Sciatica is the term used to describe nerve pain that radiates from your lower back through the hips and buttocks and down one leg. It can affect either side but typically only affects one side.
The most common cause of sciatica is a herniated disk or a bone spur on a vertebra which impinges (compresses) the sciatic nerve. This impingement can cause pain, inflammation, numbness, and tingling in the affected leg.
The pain from sciatica can be very severe, but in most cases can be resolved through conservative treatments within two or three weeks. If the pain persists for six weeks or more surgery may be needed to relieve the pressure on the nerve.
People who are the most susceptible to sciatica are middle aged persons, especially if they have strenuous jobs requiring frequent bending and heavy lifting, or prolonged periods of sitting such as office workers and professional drivers like truck drivers, height is a factor as well. Persons having sustained lower back injuries are also more susceptible to sciatica. At any one point in time, over 1% of the US population is suffering from sciatica.
What treatments are available for sciatica?
Physical therapy can often help relieve symptoms of sciatica, this involves your doctor or therapist designing an exercise program to help correct your posture and strengthen your back.
Treatment with NSAIDs (non-steroidal anti-inflammatory drugs) like Ibuprofen and Naproxen Sodium can help alleviate inflammation which may ease the pressure on the nerve. Muscle relaxers can also be used to treat sciatica. As with any neuropathy (nerve induced pain), other medications that are used successfully are anti-seizure medications and tricyclic antidepressants. If these medications prove unsuccessful in relieving pain your doctor may prescribe opioid analgesics to provide pain relief to help you tolerate physical therapy.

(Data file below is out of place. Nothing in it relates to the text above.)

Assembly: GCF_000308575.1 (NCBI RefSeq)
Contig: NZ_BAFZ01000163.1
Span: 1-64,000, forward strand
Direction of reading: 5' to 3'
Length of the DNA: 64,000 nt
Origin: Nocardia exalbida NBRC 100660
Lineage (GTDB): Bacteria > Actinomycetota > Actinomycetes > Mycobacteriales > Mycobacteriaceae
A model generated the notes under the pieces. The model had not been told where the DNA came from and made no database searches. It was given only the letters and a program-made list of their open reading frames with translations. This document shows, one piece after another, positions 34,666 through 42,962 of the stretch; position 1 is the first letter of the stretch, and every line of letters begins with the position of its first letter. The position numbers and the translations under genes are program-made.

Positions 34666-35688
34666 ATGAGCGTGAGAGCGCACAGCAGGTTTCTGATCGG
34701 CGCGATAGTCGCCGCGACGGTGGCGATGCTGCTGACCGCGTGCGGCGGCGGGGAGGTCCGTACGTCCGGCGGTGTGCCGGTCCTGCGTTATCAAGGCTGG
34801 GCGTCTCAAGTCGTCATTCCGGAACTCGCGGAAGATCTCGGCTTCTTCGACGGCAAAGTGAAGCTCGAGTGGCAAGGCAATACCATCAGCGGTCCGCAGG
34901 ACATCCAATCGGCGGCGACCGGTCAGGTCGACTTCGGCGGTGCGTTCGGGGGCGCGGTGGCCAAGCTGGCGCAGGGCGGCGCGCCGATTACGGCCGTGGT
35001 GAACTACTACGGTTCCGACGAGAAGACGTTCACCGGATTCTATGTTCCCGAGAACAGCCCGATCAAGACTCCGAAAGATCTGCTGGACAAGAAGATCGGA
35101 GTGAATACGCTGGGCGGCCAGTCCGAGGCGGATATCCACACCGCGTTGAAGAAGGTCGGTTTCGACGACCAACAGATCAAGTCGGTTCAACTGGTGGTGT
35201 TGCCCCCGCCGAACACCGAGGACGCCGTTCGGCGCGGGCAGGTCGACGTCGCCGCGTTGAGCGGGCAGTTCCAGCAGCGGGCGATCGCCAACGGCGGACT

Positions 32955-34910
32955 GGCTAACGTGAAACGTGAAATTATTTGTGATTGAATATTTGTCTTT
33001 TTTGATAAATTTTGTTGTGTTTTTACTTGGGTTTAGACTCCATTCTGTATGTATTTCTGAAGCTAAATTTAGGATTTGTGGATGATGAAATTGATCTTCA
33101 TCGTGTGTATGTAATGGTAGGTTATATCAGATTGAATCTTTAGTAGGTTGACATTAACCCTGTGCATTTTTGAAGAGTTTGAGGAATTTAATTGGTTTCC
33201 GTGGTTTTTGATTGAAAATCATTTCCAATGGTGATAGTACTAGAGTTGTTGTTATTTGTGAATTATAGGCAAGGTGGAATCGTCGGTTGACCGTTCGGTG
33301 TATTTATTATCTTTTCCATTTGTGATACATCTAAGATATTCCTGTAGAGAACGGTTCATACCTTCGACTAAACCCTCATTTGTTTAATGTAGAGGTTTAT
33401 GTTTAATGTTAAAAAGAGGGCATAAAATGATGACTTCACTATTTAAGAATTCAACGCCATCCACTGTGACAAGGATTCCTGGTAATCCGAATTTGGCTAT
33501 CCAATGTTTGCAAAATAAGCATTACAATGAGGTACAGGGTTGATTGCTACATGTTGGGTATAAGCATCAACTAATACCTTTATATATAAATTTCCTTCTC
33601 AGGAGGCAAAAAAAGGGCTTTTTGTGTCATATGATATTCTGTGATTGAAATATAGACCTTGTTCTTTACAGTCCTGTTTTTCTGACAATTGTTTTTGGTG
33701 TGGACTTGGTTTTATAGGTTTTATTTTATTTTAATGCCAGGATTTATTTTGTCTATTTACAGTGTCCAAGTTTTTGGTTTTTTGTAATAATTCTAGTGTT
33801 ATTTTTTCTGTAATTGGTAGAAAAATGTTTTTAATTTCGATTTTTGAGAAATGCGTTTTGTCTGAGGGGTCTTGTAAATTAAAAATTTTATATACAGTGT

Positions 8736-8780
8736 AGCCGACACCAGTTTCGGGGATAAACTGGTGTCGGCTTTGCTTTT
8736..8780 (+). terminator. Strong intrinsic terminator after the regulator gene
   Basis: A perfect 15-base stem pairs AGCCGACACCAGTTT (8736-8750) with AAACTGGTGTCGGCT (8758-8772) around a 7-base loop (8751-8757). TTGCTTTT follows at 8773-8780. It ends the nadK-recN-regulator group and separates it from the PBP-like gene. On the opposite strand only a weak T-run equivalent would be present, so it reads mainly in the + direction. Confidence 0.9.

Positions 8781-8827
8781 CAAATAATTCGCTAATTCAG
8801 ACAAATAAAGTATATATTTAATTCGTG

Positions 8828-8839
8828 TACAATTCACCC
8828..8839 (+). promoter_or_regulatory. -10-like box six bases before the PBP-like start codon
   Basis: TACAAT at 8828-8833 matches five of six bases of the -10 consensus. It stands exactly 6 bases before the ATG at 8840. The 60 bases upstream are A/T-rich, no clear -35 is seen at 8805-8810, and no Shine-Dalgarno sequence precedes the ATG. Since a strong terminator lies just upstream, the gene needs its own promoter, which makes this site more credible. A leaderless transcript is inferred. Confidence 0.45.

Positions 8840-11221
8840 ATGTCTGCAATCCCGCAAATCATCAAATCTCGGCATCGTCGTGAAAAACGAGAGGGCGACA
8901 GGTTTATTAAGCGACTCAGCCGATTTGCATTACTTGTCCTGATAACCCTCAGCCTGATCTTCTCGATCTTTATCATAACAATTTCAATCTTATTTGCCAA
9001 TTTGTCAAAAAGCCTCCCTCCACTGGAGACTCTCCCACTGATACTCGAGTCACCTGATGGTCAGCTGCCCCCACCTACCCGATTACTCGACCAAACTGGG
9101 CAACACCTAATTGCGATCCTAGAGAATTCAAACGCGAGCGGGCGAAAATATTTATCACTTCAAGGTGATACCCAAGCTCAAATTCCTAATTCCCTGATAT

In more serious cases of sciatica when oral medications have proven ineffective, your doctor may recommend an injection of corticosteroids to help reduce pain by reducing inflammation around the impinged nerve; this eases the pressure on the nerve and so alleviates the pain. These injections have proven to be quite effective in relieving the symptoms of sciatica.
Do you need surgery for Sciatica?
For cases of sciatica when no oral medications have been effective and when corticosteroids have proven ineffective, it may be necessary for surgical intervention in order to correct the issue as a last resort. Surgery for sciatica involves either removing a bone spur that is impinging the nerve or correcting a herniated or bulging disc that is impinging the nerve.
Discuss your condition with your Colorado pain doctor. It may be necessary for you to undergo an MRI or CT scan in order for the doctor to get a clear image of exactly what is causing the sciatica in order to determine the best course of action.